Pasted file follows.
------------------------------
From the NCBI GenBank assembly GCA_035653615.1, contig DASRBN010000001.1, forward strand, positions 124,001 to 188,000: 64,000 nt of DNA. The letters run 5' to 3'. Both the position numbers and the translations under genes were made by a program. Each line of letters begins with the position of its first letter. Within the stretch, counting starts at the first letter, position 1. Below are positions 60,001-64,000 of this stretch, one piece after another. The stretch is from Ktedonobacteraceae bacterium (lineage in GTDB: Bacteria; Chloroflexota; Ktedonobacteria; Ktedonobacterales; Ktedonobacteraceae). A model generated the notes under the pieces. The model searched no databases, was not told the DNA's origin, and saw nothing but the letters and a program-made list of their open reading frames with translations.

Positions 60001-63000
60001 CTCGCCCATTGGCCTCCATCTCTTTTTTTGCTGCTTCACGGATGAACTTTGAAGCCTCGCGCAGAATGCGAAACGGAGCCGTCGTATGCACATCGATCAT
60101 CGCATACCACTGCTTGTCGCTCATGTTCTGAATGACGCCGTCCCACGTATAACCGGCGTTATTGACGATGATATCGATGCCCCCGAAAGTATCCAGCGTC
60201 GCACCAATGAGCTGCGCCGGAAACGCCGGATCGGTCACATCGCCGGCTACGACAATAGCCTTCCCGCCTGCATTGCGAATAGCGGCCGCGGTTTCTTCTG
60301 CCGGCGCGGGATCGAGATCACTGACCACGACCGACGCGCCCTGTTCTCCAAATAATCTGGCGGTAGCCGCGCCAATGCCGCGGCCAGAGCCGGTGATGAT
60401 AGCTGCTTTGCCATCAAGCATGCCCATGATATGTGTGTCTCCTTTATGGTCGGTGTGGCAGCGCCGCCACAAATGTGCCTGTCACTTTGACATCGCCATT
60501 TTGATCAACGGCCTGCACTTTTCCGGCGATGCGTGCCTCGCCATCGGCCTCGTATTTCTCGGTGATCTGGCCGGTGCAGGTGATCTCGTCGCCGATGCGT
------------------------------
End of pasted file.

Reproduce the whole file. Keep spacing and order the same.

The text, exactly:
From the NCBI GenBank assembly GCA_035653615.1, contig DASRBN010000001.1, forward strand, positions 124,001 to 188,000: 64,000 nt of DNA. The letters run 5' to 3'. Both the position numbers and the translations under genes were made by a program. Each line of letters begins with the position of its first letter. Within the stretch, counting starts at the first letter, position 1. Below are positions 60,001-64,000 of this stretch, one piece after another. The stretch is from Ktedonobacteraceae bacterium (lineage in GTDB: Bacteria; Chloroflexota; Ktedonobacteria; Ktedonobacterales; Ktedonobacteraceae). A model generated the notes under the pieces. The model searched no databases, was not told the DNA's origin, and saw nothing but the letters and a program-made list of their open reading frames with translations.

Positions 60001-63000
60001 CTCGCCCATTGGCCTCCATCTCTTTTTTTGCTGCTTCACGGATGAACTTTGAAGCCTCGCGCAGAATGCGAAACGGAGCCGTCGTATGCACATCGATCAT
60101 CGCATACCACTGCTTGTCGCTCATGTTCTGAATGACGCCGTCCCACGTATAACCGGCGTTATTGACGATGATATCGATGCCCCCGAAAGTATCCAGCGTC
60201 GCACCAATGAGCTGCGCCGGAAACGCCGGATCGGTCACATCGCCGGCTACGACAATAGCCTTCCCGCCTGCATTGCGAATAGCGGCCGCGGTTTCTTCTG
60301 CCGGCGCGGGATCGAGATCACTGACCACGACCGACGCGCCCTGTTCTCCAAATAATCTGGCGGTAGCCGCGCCAATGCCGCGGCCAGAGCCGGTGATGAT
60401 AGCTGCTTTGCCATCAAGCATGCCCATGATATGTGTGTCTCCTTTATGGTCGGTGTGGCAGCGCCGCCACAAATGTGCCTGTCACTTTGACATCGCCATT
60501 TTGATCAACGGCCTGCACTTTTCCGGCGATGCGTGCCTCGCCATCGGCCTCGTATTTCTCGGTGATCTGGCCGGTGCAGGTGATCTCGTCGCCGATGCGT